Putting the Kettle On

M. has my oven wired. When I bake, an alarm goes off in her house and she appears, as if by magic, at our door.

“Want a cup of tea?” either Wild Thing or I ask.

“Is the pope Catholic?”

She used to answer, “Is the pope a Nazi?” but that was before Francis. She was raised Catholic, so she gets to say stuff like that. I wasn’t raised Catholic so I don’t, but I will claim the right to quote her.

Irrelevant photo: flowers. As if you couldn't have figured that out.

Irrelevant photo: flowers. As if you couldn’t have figured that out.

I make a pot of tea and set out whatever I just finished baking. If I’m still getting it out of the pan, she asks, “Shall I put the kettle on?” Because you don’t want to stand between M. and a cup of tea, not even if you’re producing baked goods.

She never says, “You want me to I make the tea?” That’s what I’d say. With her, it’s all about the kettle. And while we’re at it, I don’t think I’ve ever said “shall I,” although M. says it as if it were a normal part of speech. And she doesn’t have what people here call a posh accent. She just, you know, uses it like language—ordinary, everyday language.

It’s this kind of thing that makes me doubt I’ll never write British (as opposed to American) dialogue. Oh, I can put together a line or two—enough to keep the blog fed—but if I wanted to write a full scene, never mind a full novel, in it? In no time at all I’d have one of my characters saying, “Want me to make the tea?” instead of, “Shall I put the kettle on?” Only it would be the equivalent on some subject where I haven’t noticed—or maybe even heard—the difference.

I know someone whose mind catalogs these small differences. Talking to her is like reaching into a grab bag: You (or more accurately, she) could pull out almost any sort of accent, along with any region’s phrasebook. It all lives in her head, organized into separate drawers (I know, I know, I’ve jumped metaphors; go ahead and shoot me), each neatly labeled, and none of it escapes to mix itself with her own accent—the accent she uses when she’s being herself. It’s an amazing, fascinating gift.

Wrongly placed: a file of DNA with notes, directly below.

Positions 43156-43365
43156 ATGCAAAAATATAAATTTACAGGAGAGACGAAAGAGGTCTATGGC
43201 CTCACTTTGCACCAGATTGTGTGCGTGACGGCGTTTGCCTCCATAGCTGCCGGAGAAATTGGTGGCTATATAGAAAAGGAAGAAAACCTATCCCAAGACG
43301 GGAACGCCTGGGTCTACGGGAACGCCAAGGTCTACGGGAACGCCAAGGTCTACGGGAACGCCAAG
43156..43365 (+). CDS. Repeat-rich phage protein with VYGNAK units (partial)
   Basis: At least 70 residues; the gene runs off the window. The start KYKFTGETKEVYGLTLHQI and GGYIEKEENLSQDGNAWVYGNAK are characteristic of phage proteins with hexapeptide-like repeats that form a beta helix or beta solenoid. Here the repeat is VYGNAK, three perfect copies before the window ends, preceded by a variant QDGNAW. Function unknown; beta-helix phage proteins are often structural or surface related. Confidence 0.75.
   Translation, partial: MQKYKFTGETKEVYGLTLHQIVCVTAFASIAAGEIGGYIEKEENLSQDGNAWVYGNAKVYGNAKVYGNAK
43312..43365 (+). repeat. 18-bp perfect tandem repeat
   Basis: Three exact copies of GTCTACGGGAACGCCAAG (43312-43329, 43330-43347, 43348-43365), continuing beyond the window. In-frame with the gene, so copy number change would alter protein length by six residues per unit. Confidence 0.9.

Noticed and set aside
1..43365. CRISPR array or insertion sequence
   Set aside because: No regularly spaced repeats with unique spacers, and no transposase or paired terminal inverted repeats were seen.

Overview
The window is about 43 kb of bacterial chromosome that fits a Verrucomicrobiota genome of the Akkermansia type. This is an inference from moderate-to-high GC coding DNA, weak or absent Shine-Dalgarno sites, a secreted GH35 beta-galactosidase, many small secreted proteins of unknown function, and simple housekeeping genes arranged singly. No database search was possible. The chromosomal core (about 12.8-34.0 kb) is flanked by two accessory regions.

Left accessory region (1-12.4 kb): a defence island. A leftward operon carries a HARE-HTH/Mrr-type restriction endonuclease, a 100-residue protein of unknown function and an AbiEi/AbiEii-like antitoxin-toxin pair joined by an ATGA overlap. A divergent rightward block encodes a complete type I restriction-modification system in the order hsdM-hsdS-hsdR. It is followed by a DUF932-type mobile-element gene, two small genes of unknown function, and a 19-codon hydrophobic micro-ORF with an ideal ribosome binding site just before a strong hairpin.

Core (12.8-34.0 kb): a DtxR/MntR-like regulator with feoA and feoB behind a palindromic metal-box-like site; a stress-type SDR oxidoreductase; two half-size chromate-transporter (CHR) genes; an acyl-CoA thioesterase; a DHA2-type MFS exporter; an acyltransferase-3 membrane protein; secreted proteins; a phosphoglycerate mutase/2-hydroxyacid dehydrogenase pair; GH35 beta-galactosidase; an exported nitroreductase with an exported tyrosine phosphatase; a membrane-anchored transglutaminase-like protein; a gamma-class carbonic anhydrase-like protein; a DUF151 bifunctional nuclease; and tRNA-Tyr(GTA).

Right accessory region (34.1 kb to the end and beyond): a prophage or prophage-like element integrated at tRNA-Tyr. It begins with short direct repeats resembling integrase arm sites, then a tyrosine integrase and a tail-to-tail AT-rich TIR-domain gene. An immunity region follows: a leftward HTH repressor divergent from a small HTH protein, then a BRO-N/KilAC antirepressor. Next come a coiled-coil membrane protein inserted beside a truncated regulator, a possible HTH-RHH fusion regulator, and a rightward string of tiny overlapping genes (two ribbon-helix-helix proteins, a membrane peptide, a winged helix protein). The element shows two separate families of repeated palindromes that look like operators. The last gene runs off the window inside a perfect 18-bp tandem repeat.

Me, though? I assimilate languages by steeping myself in them, and once I do I’ve taken on the new flavor. In other words, if I pick up a new accent or phrasebook in English, I’ll lose my clarity on the last one—the one I think is my own. Or more than that—is me. If I weren’t a writer, I wouldn’t have any problem with that. As a writer, though, I’m terrified that I’ll make such a cut-and-paste mess out of my accent that I won’t be able to write in any region’s English.

67 thoughts on “Putting the Kettle On

  1. I love the “shall I put the kettle on” phrasing! I (apparently) am too literal a lot of the time and if someone asks me to put the kettle on, that is exactly what I do… I have been known, on occasion, to completely ignore the next phase of the operation.

    Which is why if someone wants me to make them tea they have generally switched to the question “will you make a cup of tea”
    People have also stopped using the sentence opener “do you want to…” around me, the question “do you want to xxxxxx ?” will often get the answer “no” because i often don’t want to, it doesn’t, however mean that I won’t do it. I have learned that the answer “no, but I will anyway” is slightly better…I have also learned that people don’t want you to take them literally most of the time…

    I would suggest that if you try to write anything in British English, you would be wise not to base it on me in any way!

    Liked by 1 person

  2. That is a really good point – I would never offer to ‘make the tea’, it’s always ‘put the kettle on’ Why is that, I wonder? You have my pondering my own language, which can only be a good thing.

    Liked by 2 people

  3. I wonder if you’re worrying about something that readers probably don’t notice, as long as the mistakes aren’t too egregious. I mean, are most readers out there reading a story/book and saying “Gotcha. The writer screwed up! A Brit would never say that! The whole story is a fraud!” ? I think, if they’re even noticed, these errors are mostly just speed bumps the reader rumbles over and then moves on with the story. Of course, if the story sucks, those errors are just more fuel for the fire.

    I’m reading a novel right now where the narrator is British, and he becomes involved with a married couple: the husband is Australian and the wife is American. If the author has screwed up the nuances between the different versions of English, I haven’t noticed it. The British guy calls his mother “Mum” and the American says “Wow” and that all seems about right to me.